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Kodak folders prior to the Monitor; (Special/Senior/Junior, et al)

The little mushroom-shaped shutter release button on the body was in exactly the right place for a gentle, measured squeeze -- especially with shutters that are cocked. The 620 size was a perfect fit for my hands.

The Monitor spoiled it all what with a complex linkage in the body, and across and around the bed. IMHO, it is stiff and unresponsive.

The Tourist falls in a close second-best, although it doesn't feel the same.

A real pity none of these cameras ever had Compur shutters and Ektar lenses.
 

AgX

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Tactile?

What does that mean? Any camera is tactile.
And aside of those standard click-stops there are merely other features concerning tactibility. The most important of those would be differenciation between metering and release position at the release button.

In general, concerning operation, cameras are designed (though often bad) for vision not for feel.
 
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Presuming we mean to mention the camera that felt most natural and comfortable while using...

I was going to say my old Minolta XG-M. I was my first and always will be one of my favorites.

However, I think I would have to settle on my old RB67. That thing was a tank but not unwieldy. I really enjoyed using that system when I had it.
 

AgX

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Well, then amongst SLRs it would be the T90 for my hands.

But this is a wide and tricky field. A camera that feels good does not necessarily deliver the best result concerning image stabiltity for instance. Another design with some extra lever may yield better results though it may not feel that way.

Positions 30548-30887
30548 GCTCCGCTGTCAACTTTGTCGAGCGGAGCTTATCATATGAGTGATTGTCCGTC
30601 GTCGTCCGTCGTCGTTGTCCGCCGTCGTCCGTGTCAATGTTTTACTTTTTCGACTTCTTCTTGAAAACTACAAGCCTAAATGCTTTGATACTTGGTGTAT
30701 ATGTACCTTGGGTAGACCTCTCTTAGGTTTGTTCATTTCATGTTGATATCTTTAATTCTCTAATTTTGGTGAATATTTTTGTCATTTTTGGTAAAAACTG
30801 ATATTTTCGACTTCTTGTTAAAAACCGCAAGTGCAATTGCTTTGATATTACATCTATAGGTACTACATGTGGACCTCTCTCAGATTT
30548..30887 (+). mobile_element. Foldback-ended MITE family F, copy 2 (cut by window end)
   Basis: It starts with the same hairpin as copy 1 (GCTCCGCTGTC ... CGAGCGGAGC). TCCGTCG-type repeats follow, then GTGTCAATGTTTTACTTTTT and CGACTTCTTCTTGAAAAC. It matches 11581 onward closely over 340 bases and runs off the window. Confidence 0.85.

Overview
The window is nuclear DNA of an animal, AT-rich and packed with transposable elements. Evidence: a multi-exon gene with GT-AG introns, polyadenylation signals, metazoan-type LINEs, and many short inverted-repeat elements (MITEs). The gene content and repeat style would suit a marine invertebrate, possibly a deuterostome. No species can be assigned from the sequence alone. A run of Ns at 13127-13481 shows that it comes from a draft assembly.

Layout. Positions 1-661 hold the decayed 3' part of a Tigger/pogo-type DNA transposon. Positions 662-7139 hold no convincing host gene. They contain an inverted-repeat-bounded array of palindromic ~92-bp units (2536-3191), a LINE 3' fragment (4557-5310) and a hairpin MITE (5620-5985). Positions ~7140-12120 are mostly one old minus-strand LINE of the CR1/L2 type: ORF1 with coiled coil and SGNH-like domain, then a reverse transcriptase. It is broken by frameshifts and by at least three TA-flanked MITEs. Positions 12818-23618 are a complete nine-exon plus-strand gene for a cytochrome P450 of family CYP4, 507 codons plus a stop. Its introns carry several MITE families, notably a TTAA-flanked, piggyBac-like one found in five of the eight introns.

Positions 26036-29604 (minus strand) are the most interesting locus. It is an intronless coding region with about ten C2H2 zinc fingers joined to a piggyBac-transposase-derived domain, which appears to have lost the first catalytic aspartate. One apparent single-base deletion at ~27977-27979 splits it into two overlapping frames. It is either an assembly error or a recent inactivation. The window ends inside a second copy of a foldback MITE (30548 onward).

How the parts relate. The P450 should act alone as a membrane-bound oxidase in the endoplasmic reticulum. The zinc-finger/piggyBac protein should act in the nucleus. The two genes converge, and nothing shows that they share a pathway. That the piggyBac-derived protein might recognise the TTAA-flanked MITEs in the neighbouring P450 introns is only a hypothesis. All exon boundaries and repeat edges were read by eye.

And sometimes you look at a camera and think "that would hold nice" due to its special design and then it is very disappointing. The Exa for example.
 
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PhotoJim

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Nikon F4 and FM2/FM2n. And, strangely, Fed 2b.
 

Pioneer

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I love my Leica II, as well as a number of others. They are all wonderful cameras when it comes to fondling.

But the camera that feels the absolute best when I am actually working with it is my Pentax 645Nii. When I am just standing around it is big, heavy and, depending on the lens, a bit awkward. But when I start taking pictures it becomes an extension of me and it changes from big and awkward to sleek and streamlined. I completely forget the weight and size. Everything just works.

My 2 cents.
 

mike c

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My Hasselblad with the pistol grip and old style meter prism and the 50mm, 80mm or 150mm lens for hand held . Would like a pistol grip with a flash attachment.



Mike
 

irvd2x

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I concur with Ralph,
of the cameras I have owned(scores..all formats) by far the best in my hands was a Mamiya 6 w / 50 wide angle lens.

Sent from my LG-P509 using Tapatalk 2
 

MattKing

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My Mamiya C330.

Sirius will probably shudder when he sees this.
 

winger

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I have to pick 2 (that's still under 10% of what I've got):
Pentax H1a (pre-spotmatic; older than I) - I can use it without thinking about anything and it just has a nice solid feel.
Pentax 645N - at least with the 75mm, it feels nice and solid, but not ungainly.
I can shoot both without having to really look at the camera to adjust anything.